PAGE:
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Brookes Street to Brooklyn
Written by Jordan Vincent   
Friday, 09 October 2009 14:42

Brookes Street to BrooklynIn Brookes Street to Brooklyn, author Denise Richardson traces the journey of Queensland’s Expressions Dance Company from its modest debut in 1984 at the Loaves and Fishes Restaurant, to its success both at home and abroad as one of Australia’s premier dance companies, through to the resignation of the company’s long-term artistic director and founder, Maggie Sietsma, and company general manager, Abel Valls. Part fan book and part dance history, Brookes Street to Brooklyn outlines the chronology of this long-standing and influential company and emphasises Expressions’ role in nurturing young dancers and choreographers. The timing of the publication in 2009 coincides with the changing of the guard (Sietsma and Valls departed the company at the end of the 2008 season) and is clearly designed to stand as a tribute to their impressive dedication.

Richardson is a Brisbane critic and writer for the national magazine, Dance Australia. She was commissioned by the company to “record the how, where, when and why” of Expressions, beginning with Sietsma’s early training, her time with the Australian Ballet School and the London Festival Ballet, her partnership with Abel Valls and the “child” they created in Expressions Dance Company. The book also chronicles the careers of a number of young dancers and choreographers who worked with the company.

This book clearly demonstrates Sietsma and Valls’ dedication to their company, and particularly the benefit of Valls’ wise financial management which, despite difficulties in securing consistent funding from state and federal funding bodies, enabled the company to present seasons of dance for over twenty years. Moreover, Sietsma’s mentoring provided young artists such as Natalie Weir, Graeme Watson, Garry Stewart, Jacqui Carroll and Brian Lucas with an opportunity to set work on a professional company. The education programs that underpinned Expressions’ activities introduced their unique kind of dance and dance theatre to regional Queensland.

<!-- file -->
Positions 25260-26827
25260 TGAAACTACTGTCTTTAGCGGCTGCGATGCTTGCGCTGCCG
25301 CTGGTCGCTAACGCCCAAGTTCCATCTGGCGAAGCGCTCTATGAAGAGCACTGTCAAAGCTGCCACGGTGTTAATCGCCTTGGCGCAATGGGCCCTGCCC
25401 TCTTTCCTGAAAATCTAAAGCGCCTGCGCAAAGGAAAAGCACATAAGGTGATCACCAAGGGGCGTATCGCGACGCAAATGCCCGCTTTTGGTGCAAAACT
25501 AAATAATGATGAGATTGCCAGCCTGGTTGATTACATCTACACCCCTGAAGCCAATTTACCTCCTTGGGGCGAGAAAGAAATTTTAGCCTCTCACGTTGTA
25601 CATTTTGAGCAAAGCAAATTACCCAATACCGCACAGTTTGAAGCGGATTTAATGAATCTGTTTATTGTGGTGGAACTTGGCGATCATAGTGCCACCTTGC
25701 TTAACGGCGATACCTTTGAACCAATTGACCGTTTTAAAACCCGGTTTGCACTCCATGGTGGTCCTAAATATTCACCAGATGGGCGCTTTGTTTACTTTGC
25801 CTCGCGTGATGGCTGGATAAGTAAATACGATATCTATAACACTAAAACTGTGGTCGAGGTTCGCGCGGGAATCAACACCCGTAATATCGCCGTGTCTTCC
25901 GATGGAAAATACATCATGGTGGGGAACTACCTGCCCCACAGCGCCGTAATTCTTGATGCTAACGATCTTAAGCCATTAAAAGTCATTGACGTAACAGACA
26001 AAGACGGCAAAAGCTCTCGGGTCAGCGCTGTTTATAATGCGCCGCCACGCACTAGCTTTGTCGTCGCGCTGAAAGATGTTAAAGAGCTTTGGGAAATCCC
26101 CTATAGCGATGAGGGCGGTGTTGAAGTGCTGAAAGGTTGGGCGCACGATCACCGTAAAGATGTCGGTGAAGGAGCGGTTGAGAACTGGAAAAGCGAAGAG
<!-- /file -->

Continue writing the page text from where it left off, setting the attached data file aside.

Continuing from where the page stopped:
Richardson’s work casts Sietsma and Valls as true artistic underdogs fighting to sustain a dance company against all odds. Unfortunately, (and perhaps unfairly) Queensland audiences are dismissed rather disparagingly, with Richardson emphasising that at the beginning, there were fears that the city wasn’t “intellectually ready” for a contemporary dance company, and that “no-one gave the company any chance of succeeding.” These kinds of comments are counterbalanced by Expressions’ undoubted success, as demonstrated through their many awards, overseas tours, and sheer longevity.

At times, Brookes Street to Brooklyn, reads like an almost aggressive attempt to prevent Expressions’ original founders from being forgotten in light of the many up-and-coming contemporary dance artists and organisations in Queensland that threatened to overshadow it in recent years. There seems to be some residual anger about Sietsma and Valls’ almost forced resignations, and this frustration comes out in various oblique references to the importance of sustained leadership in contemporary dance companies.